We were supposed to have buses back to the camp, but unfortunately we missed them, so we had to march the 3 miles back.  I was up front with DS L***, and we chatted most of the way.  6 people fell out and got to ride in the truck.  But I made it, and was proud of myself.  Fireguard was so stupid that night.  The Death Dealers weren’t even allowed to put up their tents, and it was colder than the night before.  They were all supposed to lie in their FPs all night without sleeping.  They weren’t even allowed to have their sleeping bags until 2 or 3 in the morning.  Fireguard for our platoon was by squad, and nobody was waking up.  N*** and I had different shifts, so we kept waking each other up when we had to get up, and no one knew where anyone was sleeping.  It was DS H***’s brilliant idea to do it that way.  Imbecile.  Our squad leader, P***, lit a fire in his tent to get warm.  How can there be this many stupid people in the universe who are still alive?  I’m surprised he didn’t kill himself.  He did get very sick from smoke inhalation.  I was one of 3 or 4 people on duty in my squad; everyone else couldn’t be roused.  And I wasn’t about to stumble through the woods waking people up.  It was so cold, and no one was even allowed in the warming tent at all that night.  Except the drill sergeants, of course.  Around 0400 hrs, we were gassed badly.  We had to get into full MOPP gear (protective jacket, pants, boots, gloves, and mask), and we stayed that way in our FPs for the next 4 hours.  It was awful to have to wear the mask for that long, but we survived.  I had 7 layers on and was still frozen solid.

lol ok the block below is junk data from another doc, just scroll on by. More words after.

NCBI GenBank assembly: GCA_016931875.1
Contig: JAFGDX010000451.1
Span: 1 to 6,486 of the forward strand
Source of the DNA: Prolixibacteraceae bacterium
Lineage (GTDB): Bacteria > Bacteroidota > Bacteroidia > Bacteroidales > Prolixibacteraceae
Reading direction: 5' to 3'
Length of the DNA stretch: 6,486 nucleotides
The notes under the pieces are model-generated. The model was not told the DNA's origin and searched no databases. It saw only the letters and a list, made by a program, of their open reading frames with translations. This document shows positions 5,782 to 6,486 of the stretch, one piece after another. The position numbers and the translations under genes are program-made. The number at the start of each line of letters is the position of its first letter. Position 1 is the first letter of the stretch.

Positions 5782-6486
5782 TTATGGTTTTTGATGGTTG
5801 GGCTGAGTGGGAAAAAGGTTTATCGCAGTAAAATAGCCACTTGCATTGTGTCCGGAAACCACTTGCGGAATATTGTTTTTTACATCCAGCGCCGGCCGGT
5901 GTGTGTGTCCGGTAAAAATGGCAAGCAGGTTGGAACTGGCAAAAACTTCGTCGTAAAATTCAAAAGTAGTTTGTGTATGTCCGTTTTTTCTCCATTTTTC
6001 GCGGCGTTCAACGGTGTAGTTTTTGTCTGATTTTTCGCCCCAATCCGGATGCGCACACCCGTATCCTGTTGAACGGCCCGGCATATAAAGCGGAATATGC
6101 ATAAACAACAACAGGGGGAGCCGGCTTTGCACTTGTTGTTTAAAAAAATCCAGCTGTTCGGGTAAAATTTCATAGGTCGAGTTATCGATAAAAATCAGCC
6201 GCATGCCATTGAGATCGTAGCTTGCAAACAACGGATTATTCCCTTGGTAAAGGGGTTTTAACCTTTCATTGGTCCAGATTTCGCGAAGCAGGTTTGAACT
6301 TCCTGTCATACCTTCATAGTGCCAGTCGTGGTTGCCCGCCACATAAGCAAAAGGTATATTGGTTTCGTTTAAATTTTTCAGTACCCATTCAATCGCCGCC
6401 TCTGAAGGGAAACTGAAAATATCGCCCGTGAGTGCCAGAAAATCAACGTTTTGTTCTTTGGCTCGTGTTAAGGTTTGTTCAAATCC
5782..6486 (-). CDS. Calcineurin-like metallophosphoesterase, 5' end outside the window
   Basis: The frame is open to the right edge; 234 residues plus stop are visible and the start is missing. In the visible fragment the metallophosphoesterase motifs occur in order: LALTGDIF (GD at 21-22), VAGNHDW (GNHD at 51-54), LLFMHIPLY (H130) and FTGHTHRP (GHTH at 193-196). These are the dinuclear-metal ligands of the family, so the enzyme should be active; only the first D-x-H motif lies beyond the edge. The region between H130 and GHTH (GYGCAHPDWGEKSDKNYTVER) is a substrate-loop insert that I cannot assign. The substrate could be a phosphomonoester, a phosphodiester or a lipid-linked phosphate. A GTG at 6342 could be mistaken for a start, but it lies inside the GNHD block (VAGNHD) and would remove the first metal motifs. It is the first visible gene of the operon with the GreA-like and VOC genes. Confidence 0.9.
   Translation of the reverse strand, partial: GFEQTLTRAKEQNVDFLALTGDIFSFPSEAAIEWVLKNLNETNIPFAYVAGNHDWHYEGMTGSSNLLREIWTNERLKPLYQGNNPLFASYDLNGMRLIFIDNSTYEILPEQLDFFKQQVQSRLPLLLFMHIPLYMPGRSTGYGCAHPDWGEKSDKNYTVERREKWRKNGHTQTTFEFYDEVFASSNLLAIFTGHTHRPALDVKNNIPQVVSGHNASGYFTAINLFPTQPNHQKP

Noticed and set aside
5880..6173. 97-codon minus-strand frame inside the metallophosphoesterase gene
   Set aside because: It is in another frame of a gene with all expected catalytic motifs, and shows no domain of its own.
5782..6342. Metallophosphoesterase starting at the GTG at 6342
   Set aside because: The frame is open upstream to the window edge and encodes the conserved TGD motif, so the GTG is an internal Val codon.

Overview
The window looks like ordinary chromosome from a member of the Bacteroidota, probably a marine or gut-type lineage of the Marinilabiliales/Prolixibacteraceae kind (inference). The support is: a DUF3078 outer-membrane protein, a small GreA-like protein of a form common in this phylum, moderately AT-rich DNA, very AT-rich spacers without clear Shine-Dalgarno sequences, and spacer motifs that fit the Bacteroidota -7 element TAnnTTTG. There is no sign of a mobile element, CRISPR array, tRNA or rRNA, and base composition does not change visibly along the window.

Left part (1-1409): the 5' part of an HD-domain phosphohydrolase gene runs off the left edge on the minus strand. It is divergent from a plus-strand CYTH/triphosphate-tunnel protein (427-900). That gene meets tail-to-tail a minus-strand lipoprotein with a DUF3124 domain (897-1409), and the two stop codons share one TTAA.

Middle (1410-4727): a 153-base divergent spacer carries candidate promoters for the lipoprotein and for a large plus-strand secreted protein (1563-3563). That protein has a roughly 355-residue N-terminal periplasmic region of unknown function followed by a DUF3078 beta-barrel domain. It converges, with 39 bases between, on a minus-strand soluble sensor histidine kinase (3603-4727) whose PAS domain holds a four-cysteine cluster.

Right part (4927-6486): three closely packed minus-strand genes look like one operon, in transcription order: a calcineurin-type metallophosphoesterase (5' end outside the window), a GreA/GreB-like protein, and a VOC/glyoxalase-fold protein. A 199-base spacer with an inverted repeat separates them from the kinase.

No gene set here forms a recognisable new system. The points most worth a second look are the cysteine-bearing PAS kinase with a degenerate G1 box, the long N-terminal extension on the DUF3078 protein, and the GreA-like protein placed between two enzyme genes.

After we got out of our MOPP gear, we started packing up and filled in our FP.  Finally, we left around 1630 hrs, earlier than originally planned.  We walked to Remagen, about 4-1/2 miles away, then caught a bus to Range 17 and marched the rest of the way home, 9.2 miles total.  Everyone in the company made it!  We were completely exhausted and couldn’t wait to take showers.  I was so happy to see Victory Tower and know I was only 3/4 of a mile from the barracks.  When we got back, we had a cheesy ceremony by a bonfire, where we given our US pins and congratulated on becoming soldiers.  We finally got to turn in our weapons and conk out.  I think I showered 3 times in the next 24 hours!  These last days are dragging.  We’re cleaning equipment and turning in all of our gear.  Sunday I gave blood, which took 23 minutes for me to fill a pint, and then N*** and I were part of a select group that got to attend a U.S. Army band concert.  Not our band, and not a great one, but it was still fun.  Everyone in our platoon has passed the PT test except 2 males, neither of whom I really know.  So I’m graduating with all of my friends and this will probably be my last entry!  What an adventure.